More confusion as to protocol regarding "Don't Ask, Don't Tell". Yesterday I reported that the Secretary of the Army John McHugh said on Wednesday that he wouldn't pursue discharges of service members who tell him they are gay.
Yesterday, McHugh said he misspoke, USA Today reports:
"McHugh said in a statement that he was "incorrect" when he had said there would be a moratorium on discharges while the Pentagon conducts a year-long review of the ban on gays serving in the military…Earlier this week, McHugh had told reporters that he had met men and women in uniform who told him that they were gay, but he said he wouldn't punish them even though they technically violated the law. McHugh said he believed "it would be counterproductive" to expel them while the policy is being reviewed.'I might better have counseled them that statements about their sexual orientation could not be treated as confidential and could result in their separation under the law,' said McHugh, a former New York congressman.The secretary said he would not pursue discharges because he could not identify those soldiers.McHugh stressed "there is no moratorium of the law" and that he and the Army would continue to uphold the law."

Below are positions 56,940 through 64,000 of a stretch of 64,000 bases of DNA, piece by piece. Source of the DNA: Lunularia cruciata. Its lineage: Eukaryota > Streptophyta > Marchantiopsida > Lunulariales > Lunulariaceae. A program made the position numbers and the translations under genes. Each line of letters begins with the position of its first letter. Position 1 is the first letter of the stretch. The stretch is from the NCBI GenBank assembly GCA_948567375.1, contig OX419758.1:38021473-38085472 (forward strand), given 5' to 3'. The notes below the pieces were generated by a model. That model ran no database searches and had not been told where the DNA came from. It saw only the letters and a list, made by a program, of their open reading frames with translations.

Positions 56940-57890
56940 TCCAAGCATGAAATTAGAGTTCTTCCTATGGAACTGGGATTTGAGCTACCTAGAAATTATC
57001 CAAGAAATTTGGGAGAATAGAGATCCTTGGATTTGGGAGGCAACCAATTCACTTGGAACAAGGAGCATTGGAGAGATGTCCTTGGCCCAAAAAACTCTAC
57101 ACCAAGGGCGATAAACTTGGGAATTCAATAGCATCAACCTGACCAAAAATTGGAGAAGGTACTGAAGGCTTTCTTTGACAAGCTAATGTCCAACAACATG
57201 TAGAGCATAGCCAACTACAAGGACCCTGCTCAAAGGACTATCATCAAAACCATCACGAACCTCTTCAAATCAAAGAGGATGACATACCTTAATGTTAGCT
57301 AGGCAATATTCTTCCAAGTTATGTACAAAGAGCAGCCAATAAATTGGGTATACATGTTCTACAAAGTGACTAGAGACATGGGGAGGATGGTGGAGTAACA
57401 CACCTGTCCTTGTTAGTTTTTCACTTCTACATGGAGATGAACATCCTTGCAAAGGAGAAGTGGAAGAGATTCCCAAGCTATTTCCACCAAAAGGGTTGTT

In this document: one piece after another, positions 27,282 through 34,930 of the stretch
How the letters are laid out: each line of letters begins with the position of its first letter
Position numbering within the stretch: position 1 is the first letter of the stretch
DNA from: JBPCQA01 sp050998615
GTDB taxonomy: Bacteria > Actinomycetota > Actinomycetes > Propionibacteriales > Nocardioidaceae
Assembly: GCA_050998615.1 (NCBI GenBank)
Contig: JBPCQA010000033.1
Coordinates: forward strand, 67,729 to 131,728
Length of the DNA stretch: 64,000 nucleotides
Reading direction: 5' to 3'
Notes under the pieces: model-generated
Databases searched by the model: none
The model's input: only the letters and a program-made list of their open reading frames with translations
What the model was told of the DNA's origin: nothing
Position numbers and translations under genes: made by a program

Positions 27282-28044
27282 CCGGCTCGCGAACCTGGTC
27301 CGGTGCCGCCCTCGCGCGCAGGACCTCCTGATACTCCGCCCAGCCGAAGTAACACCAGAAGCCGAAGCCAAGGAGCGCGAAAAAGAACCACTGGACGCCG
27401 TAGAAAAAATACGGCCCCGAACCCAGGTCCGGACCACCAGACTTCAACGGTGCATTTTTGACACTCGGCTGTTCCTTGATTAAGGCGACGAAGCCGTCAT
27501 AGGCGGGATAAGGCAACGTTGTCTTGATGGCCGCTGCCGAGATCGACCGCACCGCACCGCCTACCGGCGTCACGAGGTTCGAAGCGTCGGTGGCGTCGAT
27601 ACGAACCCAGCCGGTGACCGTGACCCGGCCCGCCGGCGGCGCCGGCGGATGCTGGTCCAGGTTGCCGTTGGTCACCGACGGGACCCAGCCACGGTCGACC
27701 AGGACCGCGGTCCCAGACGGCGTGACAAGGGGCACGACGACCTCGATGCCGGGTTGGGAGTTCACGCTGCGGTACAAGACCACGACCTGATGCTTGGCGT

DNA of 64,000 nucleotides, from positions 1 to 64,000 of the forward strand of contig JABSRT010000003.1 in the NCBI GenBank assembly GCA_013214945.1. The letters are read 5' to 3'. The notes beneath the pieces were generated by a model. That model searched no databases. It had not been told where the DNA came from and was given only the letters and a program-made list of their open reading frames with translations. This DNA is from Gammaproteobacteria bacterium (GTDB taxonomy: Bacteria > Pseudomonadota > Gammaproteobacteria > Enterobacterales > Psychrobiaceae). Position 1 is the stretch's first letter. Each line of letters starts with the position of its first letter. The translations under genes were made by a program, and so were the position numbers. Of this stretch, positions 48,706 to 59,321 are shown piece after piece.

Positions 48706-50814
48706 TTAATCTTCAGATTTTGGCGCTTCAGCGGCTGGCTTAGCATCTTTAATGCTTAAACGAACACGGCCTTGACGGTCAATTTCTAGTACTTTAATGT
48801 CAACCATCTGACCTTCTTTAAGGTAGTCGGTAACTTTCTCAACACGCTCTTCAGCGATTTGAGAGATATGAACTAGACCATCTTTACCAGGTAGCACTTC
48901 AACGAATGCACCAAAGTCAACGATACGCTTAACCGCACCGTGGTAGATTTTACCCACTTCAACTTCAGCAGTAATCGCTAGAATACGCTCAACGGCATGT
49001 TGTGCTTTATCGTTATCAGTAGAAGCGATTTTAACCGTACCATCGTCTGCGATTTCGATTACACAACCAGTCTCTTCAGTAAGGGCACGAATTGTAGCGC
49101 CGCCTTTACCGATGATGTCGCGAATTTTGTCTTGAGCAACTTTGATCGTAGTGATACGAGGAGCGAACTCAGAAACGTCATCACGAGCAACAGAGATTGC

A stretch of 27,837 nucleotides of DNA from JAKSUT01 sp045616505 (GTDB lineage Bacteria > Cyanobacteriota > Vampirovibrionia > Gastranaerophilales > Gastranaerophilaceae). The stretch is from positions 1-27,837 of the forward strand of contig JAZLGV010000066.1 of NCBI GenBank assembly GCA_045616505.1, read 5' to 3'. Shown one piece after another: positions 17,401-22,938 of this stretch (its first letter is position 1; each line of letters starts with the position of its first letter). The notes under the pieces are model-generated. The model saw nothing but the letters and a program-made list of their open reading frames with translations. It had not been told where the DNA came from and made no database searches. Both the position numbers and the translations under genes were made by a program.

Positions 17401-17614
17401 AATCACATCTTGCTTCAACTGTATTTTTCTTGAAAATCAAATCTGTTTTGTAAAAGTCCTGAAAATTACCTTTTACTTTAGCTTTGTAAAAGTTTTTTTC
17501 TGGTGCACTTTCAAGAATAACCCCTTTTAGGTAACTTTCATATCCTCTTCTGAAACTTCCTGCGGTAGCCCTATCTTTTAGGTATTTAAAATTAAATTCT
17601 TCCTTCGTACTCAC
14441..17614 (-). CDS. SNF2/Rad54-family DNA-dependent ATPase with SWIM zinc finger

In related news, CNN had a report on dissenting General Benjamin Mixon, who urged troops to speak up against DADT repeal. The network reports on the challenges faced by the military regarding DADT. Wednesday it was announced that Mixon wouldn't be punished.
ABC News afffiliate KGO in San Francisco also carried a report asking if Obama is backtracking on the DADT repeal.
Watch CNN's and KGO's report, AFTER THE JUMP…